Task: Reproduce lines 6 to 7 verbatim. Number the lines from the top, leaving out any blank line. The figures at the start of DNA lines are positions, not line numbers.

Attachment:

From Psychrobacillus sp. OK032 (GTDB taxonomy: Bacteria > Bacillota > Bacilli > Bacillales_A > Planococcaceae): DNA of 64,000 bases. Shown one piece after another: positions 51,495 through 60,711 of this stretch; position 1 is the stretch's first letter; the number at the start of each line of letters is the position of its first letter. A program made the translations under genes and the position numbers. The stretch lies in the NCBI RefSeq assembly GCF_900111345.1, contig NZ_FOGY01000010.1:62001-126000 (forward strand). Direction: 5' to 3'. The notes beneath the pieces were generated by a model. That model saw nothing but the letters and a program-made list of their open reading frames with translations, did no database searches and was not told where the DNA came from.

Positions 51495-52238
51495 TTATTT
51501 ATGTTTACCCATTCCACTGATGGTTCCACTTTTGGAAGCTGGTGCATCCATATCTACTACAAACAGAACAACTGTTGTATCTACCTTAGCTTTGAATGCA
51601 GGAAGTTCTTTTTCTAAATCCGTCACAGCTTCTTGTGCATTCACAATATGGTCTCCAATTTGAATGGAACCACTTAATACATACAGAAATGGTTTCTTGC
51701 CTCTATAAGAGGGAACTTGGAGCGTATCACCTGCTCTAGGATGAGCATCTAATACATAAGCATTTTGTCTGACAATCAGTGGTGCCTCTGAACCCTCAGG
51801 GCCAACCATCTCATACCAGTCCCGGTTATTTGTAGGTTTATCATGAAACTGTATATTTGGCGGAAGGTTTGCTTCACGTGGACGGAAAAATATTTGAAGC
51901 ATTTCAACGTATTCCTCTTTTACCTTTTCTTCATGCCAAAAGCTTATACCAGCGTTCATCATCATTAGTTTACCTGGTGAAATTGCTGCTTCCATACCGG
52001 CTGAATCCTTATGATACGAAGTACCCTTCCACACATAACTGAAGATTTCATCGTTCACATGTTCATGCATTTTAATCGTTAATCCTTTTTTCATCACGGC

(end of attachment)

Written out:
51701 CTCTATAAGAGGGAACTTGGAGCGTATCACCTGCTCTAGGATGAGCATCTAATACATAAGCATTTTGTCTGACAATCAGTGGTGCCTCTGAACCCTCAGG
51801 GCCAACCATCTCATACCAGTCCCGGTTATTTGTAGGTTTATCATGAAACTGTATATTTGGCGGAAGGTTTGCTTCACGTGGACGGAAAAATATTTGAAGC